mike norman said...

It's called the "national debt" and that's the GDP (national income). You want to talk about assets as well? Probably close to $150 trillion. However you slice it, Eric, the comparisons are ridiculous and that's what I was doing, putting it in perspective. Gross is way off on this.

Crake said...

I am still waiting for the imaginary late model cars from our "artificial" economy to vanish and see people fall out on the road. Or wake up to hear reports of all the weight Americans have lost because we have not really eaten anything in two years because all the food we have eaten for the last two years was fake because we are in an "artificial" economy according to all these pundits.

mike norman said...

Yes, Crake, LOL!!!

Joe said...

Cullen Roche from pragcap summed it up best:
The good thing about Bill Gross is that he gives us all hope. With a little timing, above average intelligence and a little luck we can all become billionaires!!!!

Matt Franko said...

I think Gross is a prime human example of the mathematical concept of Survivorship Bias.

Mike I saw this also this morning and wanted to throw up.

This is revealing: "Gross says that if the U.S. were a company"... Hey Billy Boy, it's not you moron!

Adam2 said...

A few months ago it seemed like Bill Gross got it when he was speaking of the need for deficit spending. Now he is going all unscientific.

Crake said...

Do you know Brian Wesbury, Chief Economist of First Trust?

He was on a Houston radio station this morning. He blamed the high unemployment squarely on government spending adding that government spending takes from the economy so the dramatic increase in government spending has taken a large toll on our economy. He added that it is pretty simple: if the government spends 25% of GDP that means we are only left with 75%. Those were almost his exact words.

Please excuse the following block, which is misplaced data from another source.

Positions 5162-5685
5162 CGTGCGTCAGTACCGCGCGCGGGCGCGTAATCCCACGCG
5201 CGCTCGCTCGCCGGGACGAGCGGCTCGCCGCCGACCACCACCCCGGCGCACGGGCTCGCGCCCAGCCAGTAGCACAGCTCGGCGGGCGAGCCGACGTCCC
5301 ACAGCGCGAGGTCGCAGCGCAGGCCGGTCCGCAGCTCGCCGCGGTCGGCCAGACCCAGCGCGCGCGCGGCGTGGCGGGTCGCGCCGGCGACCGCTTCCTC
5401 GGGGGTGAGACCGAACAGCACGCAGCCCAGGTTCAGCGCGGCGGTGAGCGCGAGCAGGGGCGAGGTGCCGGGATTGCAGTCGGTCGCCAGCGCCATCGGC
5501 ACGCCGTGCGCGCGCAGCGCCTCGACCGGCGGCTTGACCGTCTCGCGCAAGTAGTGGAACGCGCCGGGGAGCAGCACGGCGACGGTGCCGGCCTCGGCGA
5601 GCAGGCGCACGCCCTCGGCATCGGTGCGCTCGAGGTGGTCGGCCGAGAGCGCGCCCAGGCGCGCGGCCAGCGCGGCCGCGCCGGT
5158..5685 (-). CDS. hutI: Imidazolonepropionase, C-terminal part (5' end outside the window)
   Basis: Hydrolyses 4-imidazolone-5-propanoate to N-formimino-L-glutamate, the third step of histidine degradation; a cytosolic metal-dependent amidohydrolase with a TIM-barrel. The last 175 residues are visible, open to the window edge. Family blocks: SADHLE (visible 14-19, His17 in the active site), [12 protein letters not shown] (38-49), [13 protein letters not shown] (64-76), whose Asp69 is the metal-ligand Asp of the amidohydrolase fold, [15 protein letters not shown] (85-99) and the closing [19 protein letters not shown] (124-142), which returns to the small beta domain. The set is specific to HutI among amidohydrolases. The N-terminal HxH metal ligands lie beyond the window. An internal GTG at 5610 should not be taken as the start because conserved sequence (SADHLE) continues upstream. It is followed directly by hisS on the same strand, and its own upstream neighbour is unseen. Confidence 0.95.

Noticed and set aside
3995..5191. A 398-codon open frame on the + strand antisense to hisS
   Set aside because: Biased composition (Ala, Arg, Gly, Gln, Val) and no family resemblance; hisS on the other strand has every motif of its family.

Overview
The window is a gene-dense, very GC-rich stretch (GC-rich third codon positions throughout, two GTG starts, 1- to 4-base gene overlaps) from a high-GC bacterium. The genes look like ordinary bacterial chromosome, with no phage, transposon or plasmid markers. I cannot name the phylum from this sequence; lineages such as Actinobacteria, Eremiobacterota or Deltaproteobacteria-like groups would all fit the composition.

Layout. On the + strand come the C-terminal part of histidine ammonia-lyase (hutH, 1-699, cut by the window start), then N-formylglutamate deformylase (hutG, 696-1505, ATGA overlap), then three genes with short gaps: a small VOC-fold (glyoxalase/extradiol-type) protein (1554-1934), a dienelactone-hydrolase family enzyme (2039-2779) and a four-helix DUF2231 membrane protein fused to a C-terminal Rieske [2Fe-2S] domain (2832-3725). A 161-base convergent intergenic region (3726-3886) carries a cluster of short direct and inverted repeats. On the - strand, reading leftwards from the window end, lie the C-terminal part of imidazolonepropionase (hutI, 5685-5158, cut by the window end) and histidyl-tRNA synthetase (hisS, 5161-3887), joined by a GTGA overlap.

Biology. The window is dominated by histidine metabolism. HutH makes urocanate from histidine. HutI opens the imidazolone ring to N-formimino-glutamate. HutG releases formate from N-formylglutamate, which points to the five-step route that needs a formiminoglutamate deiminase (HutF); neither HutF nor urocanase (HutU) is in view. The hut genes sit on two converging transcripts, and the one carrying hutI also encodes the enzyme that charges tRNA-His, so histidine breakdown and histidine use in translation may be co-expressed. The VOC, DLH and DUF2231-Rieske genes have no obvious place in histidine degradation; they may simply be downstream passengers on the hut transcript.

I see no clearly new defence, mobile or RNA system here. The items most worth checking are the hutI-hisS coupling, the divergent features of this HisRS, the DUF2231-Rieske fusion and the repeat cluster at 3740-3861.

Anti said...

I do not have a degree in economics. I've never worked in the financial sector. So, why has it been so obvious to me now stupid people like Gross are?

I've been using the household debt comparison. That is, most families have debt/income ratios far higher than that of the government. Most families have mortgages at 3x or more of income, car loans, credit cards, student loans, etc. Yet, even at times like these, the vast majority of families are quite solvent. This has been the case ever since credit lines like these were available to Americans.

And families can't raise taxes or issue currency.

apj said...

so the Chinese buy trillions of Treauries out of kindness.....hmmm

doesn't Auerbach work for Pimco in some capacity? Clearly he hasn't penetrated Gross's skull.

Matt Franko said...


Wesbury has been on this tack for some time.

Here is a link to a post from a while back related to Wesbury and his "crowding out" meme.

Anti, You have more Mathematical Maturity than Gross.

brencast, Yes that melon on Gross seems like a tough nut to crack!

googleheim said...

I have watched PIMCO on the various cable networks. They are hosted for a couple of minutes with their various front men, then they get a commercial egging for new accounts.

What they do is come on and try to shock, rock and shoal the folks in dingies who get stuck on sand bars at low tide. They make all these statements of gunk, and then try to pull in the net.

The British and Japanese own 3 time as many treasuries than China.

now we need to trick the Russians into the same game.

Bob said...

Gross has a monopoly and talks his book. He has proportedly moved to cash, I think to buy up equities with his new fund after the pullback. Follow the money. Too bad we can't break Pimcos inside track to the Fed and the primary dealers. Oh well I will follow the money.

threeggg said...

Mr. Norman
Want to thank you for putting Gasparino in his place.
Your knowledge makes him look like a 1st grader. He thinks he knows everything but you show min that he doesnt.

Thanks again !!!

threeggg said...

Stay on Gasparino's lack of knowledge. (on all subjects)
He blushes like a little girl when you call him out..............!

I yell at the TV all the time when he is on (because he is such a fool) and through your knowledge I get the satisfaction of seeing him squirm !!!!!!!!!!!!!!

I Love you !!
In a manly way of course !!!